We should be more vigourous, says @MazzucatoM , in debating differences between value extraction and value creation, and between profits and rents. Lecture at Blavatnik School of Government, Oxford U., January 2019Read more ›
Most destructive analogy last 100 years @DavidGelernter @econtalker : Post-Turing thinkers decided that brains were organic computers, that computation was a perfect model of what minds do ... and that mind relates to brain as software relates to computer Read more ›
Before judging democratic systems over authoritarian, examine the functioning of governments through its diplomats, where plutocracy has an alternative in meritocracy, says @mahbubani_k @longnow @asiasocietysfx. [1:19:30] … when people compare the American government with the Chinese government, they say: “This…Read more ›
Does “the best time to plant a tree was twenty years ago and the second best time is now” date back further than 1988? It is time to look long and hard at the value of the urban forest and create the broad-based efforts — in research, funding and citizen participation — needed to improve […]
Workshop led by @RohanAlexander and @prof_lyons at #CASCONxEvoke on "Barriers to Data Science Adoption: Why Existing Frameworks Aren't Working". For discussion purposes the challenges are grouped within three themes: regulatory; investment; and workforce.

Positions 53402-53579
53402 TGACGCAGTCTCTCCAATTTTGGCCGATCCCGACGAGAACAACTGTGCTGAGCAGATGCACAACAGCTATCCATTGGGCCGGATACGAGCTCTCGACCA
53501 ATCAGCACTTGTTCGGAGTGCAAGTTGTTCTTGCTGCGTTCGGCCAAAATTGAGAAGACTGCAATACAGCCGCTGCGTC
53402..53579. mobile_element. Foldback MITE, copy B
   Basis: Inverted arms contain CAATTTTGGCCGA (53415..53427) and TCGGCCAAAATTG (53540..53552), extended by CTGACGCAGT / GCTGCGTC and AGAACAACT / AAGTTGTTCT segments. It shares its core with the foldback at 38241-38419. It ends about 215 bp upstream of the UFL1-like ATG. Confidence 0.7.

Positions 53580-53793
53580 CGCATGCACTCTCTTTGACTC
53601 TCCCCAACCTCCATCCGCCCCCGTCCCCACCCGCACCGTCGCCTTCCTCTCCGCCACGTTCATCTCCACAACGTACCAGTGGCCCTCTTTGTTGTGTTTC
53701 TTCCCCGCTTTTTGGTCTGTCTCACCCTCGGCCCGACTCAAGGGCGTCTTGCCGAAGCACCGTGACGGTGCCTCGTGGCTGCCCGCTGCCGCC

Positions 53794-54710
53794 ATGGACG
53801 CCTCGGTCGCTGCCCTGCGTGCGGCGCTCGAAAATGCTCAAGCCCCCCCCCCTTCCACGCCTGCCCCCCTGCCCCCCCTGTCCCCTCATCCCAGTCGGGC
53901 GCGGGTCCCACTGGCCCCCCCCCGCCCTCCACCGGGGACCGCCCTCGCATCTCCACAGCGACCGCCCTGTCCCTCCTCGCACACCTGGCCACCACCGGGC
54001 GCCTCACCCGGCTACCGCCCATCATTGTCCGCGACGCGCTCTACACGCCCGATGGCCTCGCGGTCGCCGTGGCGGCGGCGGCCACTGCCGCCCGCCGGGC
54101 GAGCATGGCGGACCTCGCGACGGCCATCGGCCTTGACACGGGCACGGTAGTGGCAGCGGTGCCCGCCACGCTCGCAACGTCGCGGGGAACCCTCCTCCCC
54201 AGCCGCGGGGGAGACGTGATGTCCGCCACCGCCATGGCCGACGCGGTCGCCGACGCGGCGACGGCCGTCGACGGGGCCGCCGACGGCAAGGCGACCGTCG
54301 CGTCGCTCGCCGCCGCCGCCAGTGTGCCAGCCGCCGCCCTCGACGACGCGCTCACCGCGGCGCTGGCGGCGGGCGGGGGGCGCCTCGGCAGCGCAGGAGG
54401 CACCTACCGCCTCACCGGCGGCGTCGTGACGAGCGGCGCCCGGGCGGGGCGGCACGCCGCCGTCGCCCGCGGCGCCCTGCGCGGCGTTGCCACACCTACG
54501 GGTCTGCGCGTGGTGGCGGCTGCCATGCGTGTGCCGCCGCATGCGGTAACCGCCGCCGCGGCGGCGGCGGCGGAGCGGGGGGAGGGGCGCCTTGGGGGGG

“You are entitled to your own opinions, but not to your own facts” by #DanielPatrickMoynihan is predated on @Freakonomics by #BernardMBaruch 1950 “Every man has a right to his own opinion, but no man has a right to be wrong in his facts”. Source: “There Are Opinions, And Then There Are Facts” | Fred Shapiro […]
Satire can be an antidote, says Prof. #PaulBabbitt @muleriders , to #bullshit (c.f. rhetoric; hypocrisy; crocodile tears; propaganda; intellectual dishonesty; politeness, etiquette and civility; commonsense and conventional wisdom; symbolic votes; platitudes and valence issues).
If we don’t first know “what is system is”, how do we approach an intervention? #MichaelCJackson OBE and Dr. #LuisGSambo appreciate the difference between “systems thinking” (plural) and “system dynamics” (singular), and suggest expanding theory with Critical #SystemThinking in Health Systems Research. An ignorance of history is, if anything, even more pronounced among those authors […]